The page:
Mayor Bill de Blasio said Friday that he’ll take a serious look at an alternative plan for the Brooklyn-Queens Expressway repair project — one that wouldn’t shut the popular Brooklyn Heights Promenade for six years.
During his weekly appearance on WNYC radio, de Blasio said a plan being pushed by Councilman Stephen Levin that would keep the promenade open is worth considering.
Levin’s idea is to divert traffic from a 1.5-mile stretch of the BQE to a road running parallel to Brooklyn Bridge Park instead of constructing a new highway over the promenade while the heavily used highway is repaired.
“It’s a different idea that’s come up in recent days and, of course, it has to be fully evaluated,” said de Blasio. “I am first to say a lot of times that government has good ideas, and there are lots of other times when someone at the community level or other experts come up forward with another alternative that might work, so we will definitely look at that.”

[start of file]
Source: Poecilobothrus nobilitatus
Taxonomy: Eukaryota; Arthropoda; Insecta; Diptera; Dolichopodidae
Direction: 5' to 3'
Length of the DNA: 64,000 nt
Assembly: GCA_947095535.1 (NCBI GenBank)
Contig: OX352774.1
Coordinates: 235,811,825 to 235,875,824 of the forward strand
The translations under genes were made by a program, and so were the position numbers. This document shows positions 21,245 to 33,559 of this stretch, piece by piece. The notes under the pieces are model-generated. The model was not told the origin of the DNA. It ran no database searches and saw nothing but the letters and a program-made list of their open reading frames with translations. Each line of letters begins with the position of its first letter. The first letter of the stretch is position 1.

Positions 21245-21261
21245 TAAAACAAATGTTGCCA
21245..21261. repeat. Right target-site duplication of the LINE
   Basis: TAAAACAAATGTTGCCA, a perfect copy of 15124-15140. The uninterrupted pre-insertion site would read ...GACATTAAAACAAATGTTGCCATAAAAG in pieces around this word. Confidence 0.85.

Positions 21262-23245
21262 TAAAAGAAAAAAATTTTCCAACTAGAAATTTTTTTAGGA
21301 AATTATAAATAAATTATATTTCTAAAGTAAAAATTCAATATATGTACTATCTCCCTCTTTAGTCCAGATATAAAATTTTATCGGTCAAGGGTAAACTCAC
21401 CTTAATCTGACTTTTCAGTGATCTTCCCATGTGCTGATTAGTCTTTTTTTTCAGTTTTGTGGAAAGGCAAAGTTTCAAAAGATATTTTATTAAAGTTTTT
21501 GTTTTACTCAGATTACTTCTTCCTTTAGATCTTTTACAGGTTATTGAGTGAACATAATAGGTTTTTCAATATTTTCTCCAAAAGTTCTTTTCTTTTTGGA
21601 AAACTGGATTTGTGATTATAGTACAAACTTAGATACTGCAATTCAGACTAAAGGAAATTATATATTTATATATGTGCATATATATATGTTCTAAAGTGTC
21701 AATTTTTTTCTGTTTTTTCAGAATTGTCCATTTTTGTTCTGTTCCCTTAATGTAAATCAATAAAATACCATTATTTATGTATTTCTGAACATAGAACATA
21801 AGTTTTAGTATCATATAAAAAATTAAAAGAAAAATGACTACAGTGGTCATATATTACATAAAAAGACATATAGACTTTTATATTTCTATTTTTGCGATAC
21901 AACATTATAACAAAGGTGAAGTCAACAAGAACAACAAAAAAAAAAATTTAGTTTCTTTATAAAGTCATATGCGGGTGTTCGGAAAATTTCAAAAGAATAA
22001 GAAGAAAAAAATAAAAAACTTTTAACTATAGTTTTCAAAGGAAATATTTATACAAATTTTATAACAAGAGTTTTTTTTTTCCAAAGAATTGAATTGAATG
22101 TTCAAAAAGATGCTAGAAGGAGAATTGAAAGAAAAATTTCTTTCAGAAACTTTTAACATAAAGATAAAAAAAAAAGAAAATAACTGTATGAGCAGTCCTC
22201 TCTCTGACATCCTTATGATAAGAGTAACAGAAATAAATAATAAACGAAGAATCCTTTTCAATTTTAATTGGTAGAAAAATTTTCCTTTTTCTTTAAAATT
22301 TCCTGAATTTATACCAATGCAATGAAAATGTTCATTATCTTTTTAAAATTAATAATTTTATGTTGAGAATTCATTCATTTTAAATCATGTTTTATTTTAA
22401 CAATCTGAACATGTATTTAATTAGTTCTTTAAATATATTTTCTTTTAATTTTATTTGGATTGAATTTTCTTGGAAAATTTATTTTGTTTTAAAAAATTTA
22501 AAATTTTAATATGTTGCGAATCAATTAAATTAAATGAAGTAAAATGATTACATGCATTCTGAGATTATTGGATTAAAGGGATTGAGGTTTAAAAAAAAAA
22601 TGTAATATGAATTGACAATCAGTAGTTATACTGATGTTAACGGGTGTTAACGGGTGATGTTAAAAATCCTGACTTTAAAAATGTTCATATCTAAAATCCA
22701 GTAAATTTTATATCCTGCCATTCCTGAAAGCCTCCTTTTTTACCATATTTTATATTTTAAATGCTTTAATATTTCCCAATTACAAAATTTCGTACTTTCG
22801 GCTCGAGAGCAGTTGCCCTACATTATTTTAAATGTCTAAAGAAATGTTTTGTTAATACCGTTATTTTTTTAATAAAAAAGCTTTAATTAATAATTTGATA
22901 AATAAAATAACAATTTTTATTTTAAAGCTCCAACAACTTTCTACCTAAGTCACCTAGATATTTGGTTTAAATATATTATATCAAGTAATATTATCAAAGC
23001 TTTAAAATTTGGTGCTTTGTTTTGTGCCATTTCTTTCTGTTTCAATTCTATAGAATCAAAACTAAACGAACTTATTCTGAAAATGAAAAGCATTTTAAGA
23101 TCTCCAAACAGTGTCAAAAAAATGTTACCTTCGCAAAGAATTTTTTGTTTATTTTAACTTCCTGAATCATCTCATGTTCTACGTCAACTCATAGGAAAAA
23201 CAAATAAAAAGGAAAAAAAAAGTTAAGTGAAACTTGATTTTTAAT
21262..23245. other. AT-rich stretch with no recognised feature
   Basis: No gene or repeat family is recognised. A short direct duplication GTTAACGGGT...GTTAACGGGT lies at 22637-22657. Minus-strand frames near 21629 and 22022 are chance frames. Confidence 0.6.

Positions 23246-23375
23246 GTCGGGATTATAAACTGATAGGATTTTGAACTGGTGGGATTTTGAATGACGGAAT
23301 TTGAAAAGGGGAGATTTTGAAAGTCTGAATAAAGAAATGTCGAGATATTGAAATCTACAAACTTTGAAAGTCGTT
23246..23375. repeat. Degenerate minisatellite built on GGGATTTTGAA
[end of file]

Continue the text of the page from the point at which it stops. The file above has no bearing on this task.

The mayor made the commitment when a caller to the radio show made an impassioned plea to consider the alternative.
“I think the option has a lot of positives in that it’s much simpler from an engineering perspective,” said the caller. “It’s likely going to be safer and faster to complete and much cheaper than building a six-lane roadway up in the air.“
Under the city’s current $3 billion plan, a temporary six-lane roadway would be built atop the popular promenade.
Another alternative would rebuild the highway lane by lane, which would take eight years.